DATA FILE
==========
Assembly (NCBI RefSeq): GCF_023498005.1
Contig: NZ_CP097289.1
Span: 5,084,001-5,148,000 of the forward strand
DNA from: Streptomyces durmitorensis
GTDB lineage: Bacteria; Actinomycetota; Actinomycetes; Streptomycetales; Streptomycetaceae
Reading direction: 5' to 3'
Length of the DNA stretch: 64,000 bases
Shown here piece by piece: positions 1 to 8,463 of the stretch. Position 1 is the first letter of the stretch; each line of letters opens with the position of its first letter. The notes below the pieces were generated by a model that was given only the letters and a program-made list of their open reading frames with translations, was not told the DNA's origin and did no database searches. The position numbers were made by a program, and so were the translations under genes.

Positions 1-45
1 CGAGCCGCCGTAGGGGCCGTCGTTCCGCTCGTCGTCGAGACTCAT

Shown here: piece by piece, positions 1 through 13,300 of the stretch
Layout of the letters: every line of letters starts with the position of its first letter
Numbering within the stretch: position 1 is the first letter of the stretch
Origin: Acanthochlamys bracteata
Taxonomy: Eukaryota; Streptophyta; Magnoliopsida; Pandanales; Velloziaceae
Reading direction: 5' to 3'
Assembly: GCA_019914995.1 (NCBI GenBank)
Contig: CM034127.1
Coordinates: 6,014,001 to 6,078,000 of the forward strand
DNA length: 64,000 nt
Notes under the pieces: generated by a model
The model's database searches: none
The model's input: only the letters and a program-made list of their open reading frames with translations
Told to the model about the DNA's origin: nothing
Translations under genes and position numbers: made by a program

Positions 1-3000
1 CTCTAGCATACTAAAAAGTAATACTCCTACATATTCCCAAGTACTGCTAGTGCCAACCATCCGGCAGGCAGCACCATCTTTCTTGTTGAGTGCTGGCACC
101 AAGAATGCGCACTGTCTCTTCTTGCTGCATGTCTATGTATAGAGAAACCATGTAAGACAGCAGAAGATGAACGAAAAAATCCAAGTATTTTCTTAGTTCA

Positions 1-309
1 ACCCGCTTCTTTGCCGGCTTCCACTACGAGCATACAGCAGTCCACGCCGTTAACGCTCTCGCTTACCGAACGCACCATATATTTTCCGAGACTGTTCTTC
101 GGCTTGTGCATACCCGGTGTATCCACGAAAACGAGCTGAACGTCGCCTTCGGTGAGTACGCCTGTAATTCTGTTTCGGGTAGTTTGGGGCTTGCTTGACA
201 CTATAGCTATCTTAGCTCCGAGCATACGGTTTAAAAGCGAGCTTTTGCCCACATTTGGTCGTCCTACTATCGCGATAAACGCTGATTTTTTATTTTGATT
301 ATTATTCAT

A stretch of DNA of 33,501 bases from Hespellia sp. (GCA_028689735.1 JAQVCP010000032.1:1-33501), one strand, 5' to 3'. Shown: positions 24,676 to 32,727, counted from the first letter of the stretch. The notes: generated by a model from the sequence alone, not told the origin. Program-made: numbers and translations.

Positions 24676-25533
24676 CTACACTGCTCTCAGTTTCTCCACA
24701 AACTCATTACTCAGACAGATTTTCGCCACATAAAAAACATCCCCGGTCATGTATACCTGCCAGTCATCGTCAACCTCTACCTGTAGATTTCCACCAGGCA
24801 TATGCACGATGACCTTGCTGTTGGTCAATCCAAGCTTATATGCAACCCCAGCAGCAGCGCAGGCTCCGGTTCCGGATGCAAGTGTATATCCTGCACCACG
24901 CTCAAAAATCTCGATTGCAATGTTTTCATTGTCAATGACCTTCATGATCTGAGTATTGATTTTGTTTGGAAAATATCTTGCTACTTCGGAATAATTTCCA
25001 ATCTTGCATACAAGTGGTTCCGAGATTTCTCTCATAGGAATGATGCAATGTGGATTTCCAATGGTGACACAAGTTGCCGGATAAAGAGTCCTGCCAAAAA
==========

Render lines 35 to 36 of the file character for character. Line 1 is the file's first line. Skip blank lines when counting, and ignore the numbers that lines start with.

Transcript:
Positions 24676-25533
24676 CTACACTGCTCTCAGTTTCTCCACA